She was sent to a Planned Parenthood sister affiliate to learn about Nexplanon, a hormonal birth control device that is implanted in the arm. “The abortion facility was so bleak and sad. Women were just lined up. I started to see the life within. I started to realize what I was doing was impacting generations.”
“The abortionist’s behavior was unacceptable, and the staff knew it,” she said. “She was late, immature, and unprofessional. She allowed her resident to do things he should not have been doing.”
Caroline recalls one woman in particular who had just endured a suction abortion and was lying on the table with groans of pain. “You are consenting to this, right?” the abortionist said, almost as an afterthought, referring to the birth control device which was to be placed.
“The woman just wanted it all to be over. She was obviously cramping and in pain. A staff member took the post-abortive patient’s credit card, left the room to go to the front desk to run the card for the cost of the birth control device before they proceeded. They just let her lie there. There was zero compassion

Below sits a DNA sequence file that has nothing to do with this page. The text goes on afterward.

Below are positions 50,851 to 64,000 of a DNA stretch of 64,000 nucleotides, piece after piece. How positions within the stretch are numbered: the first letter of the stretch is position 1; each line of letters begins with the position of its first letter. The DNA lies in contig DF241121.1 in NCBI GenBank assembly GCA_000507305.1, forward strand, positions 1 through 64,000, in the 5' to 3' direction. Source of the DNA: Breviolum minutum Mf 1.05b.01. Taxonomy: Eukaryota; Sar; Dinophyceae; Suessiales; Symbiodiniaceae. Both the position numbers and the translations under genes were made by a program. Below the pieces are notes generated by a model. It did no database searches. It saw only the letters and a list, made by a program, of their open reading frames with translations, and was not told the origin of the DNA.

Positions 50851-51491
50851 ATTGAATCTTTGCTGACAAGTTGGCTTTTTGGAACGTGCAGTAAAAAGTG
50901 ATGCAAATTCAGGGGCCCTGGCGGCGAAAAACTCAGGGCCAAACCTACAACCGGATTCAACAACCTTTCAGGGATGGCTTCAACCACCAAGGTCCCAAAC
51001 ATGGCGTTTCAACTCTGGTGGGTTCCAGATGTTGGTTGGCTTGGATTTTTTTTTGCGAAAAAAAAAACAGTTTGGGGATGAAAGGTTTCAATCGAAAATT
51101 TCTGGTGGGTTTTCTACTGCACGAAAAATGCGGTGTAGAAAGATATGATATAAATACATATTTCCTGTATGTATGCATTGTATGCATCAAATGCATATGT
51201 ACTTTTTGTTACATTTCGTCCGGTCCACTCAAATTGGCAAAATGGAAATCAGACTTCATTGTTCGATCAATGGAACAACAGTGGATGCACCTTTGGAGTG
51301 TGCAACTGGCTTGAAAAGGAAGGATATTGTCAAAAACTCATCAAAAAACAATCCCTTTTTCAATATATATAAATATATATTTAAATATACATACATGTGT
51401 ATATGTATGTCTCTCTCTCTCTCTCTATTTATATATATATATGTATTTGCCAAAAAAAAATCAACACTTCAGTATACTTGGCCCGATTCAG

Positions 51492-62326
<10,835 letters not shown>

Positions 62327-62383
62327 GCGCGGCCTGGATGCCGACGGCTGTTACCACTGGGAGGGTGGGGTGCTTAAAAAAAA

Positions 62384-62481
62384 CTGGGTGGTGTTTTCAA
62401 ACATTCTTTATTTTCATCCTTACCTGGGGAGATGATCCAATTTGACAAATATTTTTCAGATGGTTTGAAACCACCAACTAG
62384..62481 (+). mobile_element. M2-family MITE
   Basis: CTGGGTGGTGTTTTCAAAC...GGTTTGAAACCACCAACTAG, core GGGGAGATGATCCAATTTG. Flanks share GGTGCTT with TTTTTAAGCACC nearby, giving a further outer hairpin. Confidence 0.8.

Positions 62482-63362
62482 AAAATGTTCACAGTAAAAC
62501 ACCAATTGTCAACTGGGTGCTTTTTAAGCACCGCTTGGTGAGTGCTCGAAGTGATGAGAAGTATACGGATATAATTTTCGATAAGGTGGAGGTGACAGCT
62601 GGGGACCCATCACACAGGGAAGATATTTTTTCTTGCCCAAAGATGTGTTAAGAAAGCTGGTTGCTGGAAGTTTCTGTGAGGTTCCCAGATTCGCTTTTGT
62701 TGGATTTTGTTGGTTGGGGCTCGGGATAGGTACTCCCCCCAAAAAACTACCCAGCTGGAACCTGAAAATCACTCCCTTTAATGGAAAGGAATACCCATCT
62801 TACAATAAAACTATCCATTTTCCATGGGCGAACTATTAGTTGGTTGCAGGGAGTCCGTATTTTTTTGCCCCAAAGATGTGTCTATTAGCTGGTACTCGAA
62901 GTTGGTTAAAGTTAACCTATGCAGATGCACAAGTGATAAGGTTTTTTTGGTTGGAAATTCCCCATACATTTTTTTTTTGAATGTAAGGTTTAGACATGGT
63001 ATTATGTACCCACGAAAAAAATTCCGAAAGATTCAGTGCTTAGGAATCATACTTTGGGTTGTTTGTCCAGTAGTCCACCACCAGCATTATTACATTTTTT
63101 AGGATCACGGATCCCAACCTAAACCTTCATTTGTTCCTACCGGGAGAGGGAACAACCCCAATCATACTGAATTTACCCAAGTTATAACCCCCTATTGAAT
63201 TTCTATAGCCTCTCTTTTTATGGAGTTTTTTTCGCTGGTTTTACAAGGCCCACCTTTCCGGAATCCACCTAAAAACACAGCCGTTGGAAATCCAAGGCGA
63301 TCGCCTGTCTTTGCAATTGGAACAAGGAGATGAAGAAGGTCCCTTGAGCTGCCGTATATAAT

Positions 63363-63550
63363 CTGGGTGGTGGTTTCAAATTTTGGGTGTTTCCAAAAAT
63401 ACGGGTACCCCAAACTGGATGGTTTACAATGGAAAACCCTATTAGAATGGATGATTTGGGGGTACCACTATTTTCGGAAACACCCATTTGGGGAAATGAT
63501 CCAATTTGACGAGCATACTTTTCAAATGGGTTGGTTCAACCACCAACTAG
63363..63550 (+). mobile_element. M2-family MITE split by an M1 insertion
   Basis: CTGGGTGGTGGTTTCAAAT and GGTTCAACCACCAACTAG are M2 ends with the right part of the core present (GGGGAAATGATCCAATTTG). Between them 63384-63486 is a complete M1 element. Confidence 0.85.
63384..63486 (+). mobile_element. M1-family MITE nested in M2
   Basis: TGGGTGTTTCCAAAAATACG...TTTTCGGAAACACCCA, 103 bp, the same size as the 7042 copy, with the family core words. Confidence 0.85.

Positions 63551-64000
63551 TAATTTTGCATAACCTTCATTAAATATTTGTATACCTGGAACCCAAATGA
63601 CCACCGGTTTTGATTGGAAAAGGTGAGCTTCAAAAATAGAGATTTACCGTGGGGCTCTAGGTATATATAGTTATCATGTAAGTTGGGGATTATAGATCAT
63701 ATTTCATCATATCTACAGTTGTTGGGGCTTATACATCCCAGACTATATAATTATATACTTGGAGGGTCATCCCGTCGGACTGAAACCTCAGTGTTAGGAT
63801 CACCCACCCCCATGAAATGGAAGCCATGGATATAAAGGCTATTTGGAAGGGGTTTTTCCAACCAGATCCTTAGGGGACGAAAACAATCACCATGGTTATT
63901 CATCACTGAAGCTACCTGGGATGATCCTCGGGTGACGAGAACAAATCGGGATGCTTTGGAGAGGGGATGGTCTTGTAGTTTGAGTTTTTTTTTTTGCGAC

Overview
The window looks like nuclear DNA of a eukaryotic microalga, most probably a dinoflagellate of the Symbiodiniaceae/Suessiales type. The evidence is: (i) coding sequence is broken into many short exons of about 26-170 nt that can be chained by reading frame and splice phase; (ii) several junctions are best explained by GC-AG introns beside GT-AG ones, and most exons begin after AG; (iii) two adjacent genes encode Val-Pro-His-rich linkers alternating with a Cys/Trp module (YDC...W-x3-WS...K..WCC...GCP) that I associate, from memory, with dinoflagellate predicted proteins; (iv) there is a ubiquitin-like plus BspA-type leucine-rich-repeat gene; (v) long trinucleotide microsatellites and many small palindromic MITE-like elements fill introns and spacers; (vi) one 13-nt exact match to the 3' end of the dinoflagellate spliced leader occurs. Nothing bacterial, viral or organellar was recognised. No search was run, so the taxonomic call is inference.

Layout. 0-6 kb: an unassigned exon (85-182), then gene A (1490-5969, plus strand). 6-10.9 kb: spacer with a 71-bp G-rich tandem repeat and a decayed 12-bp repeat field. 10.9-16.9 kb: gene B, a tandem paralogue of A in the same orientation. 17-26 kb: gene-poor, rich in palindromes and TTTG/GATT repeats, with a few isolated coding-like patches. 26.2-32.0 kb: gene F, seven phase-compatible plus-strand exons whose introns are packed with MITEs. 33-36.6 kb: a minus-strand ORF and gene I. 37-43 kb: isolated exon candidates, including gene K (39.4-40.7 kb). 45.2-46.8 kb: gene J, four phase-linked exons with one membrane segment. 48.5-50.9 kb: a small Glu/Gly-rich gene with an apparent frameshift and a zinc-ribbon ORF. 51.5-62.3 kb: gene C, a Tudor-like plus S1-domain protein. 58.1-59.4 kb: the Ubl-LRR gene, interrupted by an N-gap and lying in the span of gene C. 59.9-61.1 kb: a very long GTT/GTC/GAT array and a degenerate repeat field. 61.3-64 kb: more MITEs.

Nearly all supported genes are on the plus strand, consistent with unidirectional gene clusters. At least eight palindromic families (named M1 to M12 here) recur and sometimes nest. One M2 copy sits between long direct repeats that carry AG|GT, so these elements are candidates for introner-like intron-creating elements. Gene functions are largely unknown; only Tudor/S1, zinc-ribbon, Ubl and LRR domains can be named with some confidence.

or informed consent.” Caroline left that day without doing any of the procedures she was sent there to do. She knew her time with Planned Parenthood was over.
Caroline had carpooled to the sister affiliate that day with her manager. On the way home, her manager told her about the new quotas. Caroline asked her manager why there would be abortion quotas, as she had always been of a mindset that the entire goal of Planned Parenthood was to reduce the number of abortions.
“She just laughed at me,” Caroline said. “She told me that’s what we want the public to believe. I always believed the thing about abortion being only 3% of what Planned Parenthood did. Suddenly I understood that it was all a total lie. I honestly thought that Planned Parenthood was a true non-profit. I knew I had been bamboozled.”
Caroline informed her manager she had seen enough. She was done. While her decision was respected, they did try to lure her back with money.